Sun June 26, 2011
Torrential rain collapses sewer line, leads to condemnations
Updated 9:30 p.m. with additional lane closures:
The Missouri Department of Transportation now says they will have to close the two right lanes of eastbound Interstate 70 at Shreve during Monday morning rush hour to repair a collapsed sewer line. That will leave one lane open between Shreve and West Florissant. MoDOT officials are strongly urging people to avoid the area.
Our earlier story:
A torrential downpour that soaked the St. Louis area on Sunday night has displaced the residents of at least 40 homes in north St. Louis and collapsed a 10-foot by 15-foot sewer line.
As much a six inches of rain fell in the space of 90 minutes, says Metropolitan Sewer District spokesman Lance LeComb. The enormous sewer pipe, located under eastbound Interstate 70 at Shreve, collapsed around 3 a.m.
"It's just simply too much rainwater for the system to handle," he said. "And unfortunately that is a result of the way the system was designed beginning in the 1850s."
LeComb says the agency is investigating whether the sewer collapse caused the backups into the homes, or if the backups put too much pressure on the system and caused the collapse. One lane of eastbound 70 between Shreve and West Florissant, as well as the Shreve-Bircher entrance ramp onto eastbound 70, are closed until work is completed.
Two streets - Dryden Court and Essex Place - took the worst hit. Many homes were condemned for health reasons.
Annie Anderson has lived on Dryden Court since 1985, and says she's never seen flooding like Sunday's.
Around midnight, Anderson started hearing water running into her basement. Within 90 minutes, she said, it was ankle-deep in the living room.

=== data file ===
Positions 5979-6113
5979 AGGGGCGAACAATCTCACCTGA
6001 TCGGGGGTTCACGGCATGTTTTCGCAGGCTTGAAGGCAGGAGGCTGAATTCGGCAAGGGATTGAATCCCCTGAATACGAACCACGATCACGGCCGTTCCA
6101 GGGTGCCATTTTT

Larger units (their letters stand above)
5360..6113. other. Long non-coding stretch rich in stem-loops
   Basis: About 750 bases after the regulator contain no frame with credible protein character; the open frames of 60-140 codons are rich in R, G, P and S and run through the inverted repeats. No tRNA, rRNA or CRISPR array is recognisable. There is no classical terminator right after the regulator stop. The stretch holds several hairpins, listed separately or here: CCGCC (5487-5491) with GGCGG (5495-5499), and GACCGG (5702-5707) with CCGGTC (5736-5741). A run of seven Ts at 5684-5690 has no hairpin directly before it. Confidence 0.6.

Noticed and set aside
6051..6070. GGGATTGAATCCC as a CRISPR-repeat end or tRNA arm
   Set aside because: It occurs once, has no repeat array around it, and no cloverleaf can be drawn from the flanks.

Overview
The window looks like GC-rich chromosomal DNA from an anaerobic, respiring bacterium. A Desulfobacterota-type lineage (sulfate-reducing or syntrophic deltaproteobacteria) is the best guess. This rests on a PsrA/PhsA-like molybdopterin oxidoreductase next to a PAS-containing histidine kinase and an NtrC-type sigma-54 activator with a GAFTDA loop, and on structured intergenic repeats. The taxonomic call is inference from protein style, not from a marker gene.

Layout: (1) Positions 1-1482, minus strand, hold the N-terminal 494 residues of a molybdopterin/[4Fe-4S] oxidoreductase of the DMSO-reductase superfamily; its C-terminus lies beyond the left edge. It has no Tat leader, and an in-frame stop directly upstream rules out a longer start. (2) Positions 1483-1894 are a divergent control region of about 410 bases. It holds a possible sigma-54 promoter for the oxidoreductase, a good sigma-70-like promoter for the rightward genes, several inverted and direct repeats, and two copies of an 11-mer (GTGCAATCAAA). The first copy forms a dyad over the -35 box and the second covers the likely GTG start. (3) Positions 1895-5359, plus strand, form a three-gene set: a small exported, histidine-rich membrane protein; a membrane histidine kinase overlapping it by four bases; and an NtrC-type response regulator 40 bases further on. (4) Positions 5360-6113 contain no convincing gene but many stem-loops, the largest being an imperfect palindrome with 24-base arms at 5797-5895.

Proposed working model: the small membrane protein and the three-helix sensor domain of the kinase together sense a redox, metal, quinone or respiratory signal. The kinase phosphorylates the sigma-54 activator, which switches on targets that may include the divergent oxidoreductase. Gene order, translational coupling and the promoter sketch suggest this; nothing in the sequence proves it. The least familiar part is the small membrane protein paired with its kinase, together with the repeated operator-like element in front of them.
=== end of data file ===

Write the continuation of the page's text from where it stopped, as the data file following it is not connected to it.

She knew she had to leave - a task complicated by the ongoing storm.
"We couldn't leave, we couldn't go anywhere," she said. "The cars were covered with water. The house was dangerous, the court was just a river."
Mayor Francis Slay says some basements remained flooded on Sunday afternoon. He says the city is working with MSD, the Red Cross and United Way to get services to residents who had to evacuate, and says he may request help from the federal government. Police chief Dan Isom has authorized a detail to guard the streets where residents evacuated.
According to the National Weather Service:
- Storm activity kept firing up along a line that stretched from St. Charles into St. Louis city and county and across the river into St. Clair County.
- The gage at Lambert Airport got 4.43 inches of rain in eight hours. In St. Charles, it was 6 inches. In St. Clair, Ill., spotters reported about 4 inches.
- Weather service investigators are evaluating wind damage in Park Hills, Mo., about 70 miles south of St. Louis. There were reports of funnel clouds in St. Francois, Franklin, and Washington counties.